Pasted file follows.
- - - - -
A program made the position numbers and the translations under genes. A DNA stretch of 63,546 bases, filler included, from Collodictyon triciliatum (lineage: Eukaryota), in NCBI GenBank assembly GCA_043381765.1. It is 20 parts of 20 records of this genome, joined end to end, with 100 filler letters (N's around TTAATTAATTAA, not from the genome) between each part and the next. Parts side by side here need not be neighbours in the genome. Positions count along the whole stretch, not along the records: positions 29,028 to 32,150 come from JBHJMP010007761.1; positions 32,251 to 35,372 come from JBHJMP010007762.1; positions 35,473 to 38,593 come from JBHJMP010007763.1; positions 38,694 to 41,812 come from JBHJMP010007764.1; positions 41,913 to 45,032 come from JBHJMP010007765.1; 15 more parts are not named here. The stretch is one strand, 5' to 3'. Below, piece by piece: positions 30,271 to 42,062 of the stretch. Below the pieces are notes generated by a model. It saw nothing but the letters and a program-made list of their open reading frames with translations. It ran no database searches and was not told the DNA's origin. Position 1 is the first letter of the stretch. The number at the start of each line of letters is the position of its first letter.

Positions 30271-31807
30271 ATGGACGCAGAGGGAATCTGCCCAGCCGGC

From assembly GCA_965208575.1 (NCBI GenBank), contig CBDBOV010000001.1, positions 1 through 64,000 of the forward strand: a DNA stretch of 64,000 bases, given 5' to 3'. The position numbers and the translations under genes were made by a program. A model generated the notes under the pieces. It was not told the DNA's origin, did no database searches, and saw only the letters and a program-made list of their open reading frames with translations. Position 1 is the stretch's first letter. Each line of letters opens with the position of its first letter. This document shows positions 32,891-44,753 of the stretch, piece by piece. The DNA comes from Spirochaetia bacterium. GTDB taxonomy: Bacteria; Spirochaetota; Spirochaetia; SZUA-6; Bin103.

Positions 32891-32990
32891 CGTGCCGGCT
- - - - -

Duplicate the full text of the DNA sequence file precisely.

A program made the position numbers and the translations under genes. A DNA stretch of 63,546 bases, filler included, from Collodictyon triciliatum (lineage: Eukaryota), in NCBI GenBank assembly GCA_043381765.1. It is 20 parts of 20 records of this genome, joined end to end, with 100 filler letters (N's around TTAATTAATTAA, not from the genome) between each part and the next. Parts side by side here need not be neighbours in the genome. Positions count along the whole stretch, not along the records: positions 29,028 to 32,150 come from JBHJMP010007761.1; positions 32,251 to 35,372 come from JBHJMP010007762.1; positions 35,473 to 38,593 come from JBHJMP010007763.1; positions 38,694 to 41,812 come from JBHJMP010007764.1; positions 41,913 to 45,032 come from JBHJMP010007765.1; 15 more parts are not named here. The stretch is one strand, 5' to 3'. Below, piece by piece: positions 30,271 to 42,062 of the stretch. Below the pieces are notes generated by a model. It saw nothing but the letters and a program-made list of their open reading frames with translations. It ran no database searches and was not told the DNA's origin. Position 1 is the first letter of the stretch. The number at the start of each line of letters is the position of its first letter.

Positions 30271-31807
30271 ATGGACGCAGAGGGAATCTGCCCAGCCGGC

From assembly GCA_965208575.1 (NCBI GenBank), contig CBDBOV010000001.1, positions 1 through 64,000 of the forward strand: a DNA stretch of 64,000 bases, given 5' to 3'. The position numbers and the translations under genes were made by a program. A model generated the notes under the pieces. It was not told the DNA's origin, did no database searches, and saw only the letters and a program-made list of their open reading frames with translations. Position 1 is the stretch's first letter. Each line of letters opens with the position of its first letter. This document shows positions 32,891-44,753 of the stretch, piece by piece. The DNA comes from Spirochaetia bacterium. GTDB taxonomy: Bacteria; Spirochaetota; Spirochaetia; SZUA-6; Bin103.

Positions 32891-32990
32891 CGTGCCGGCT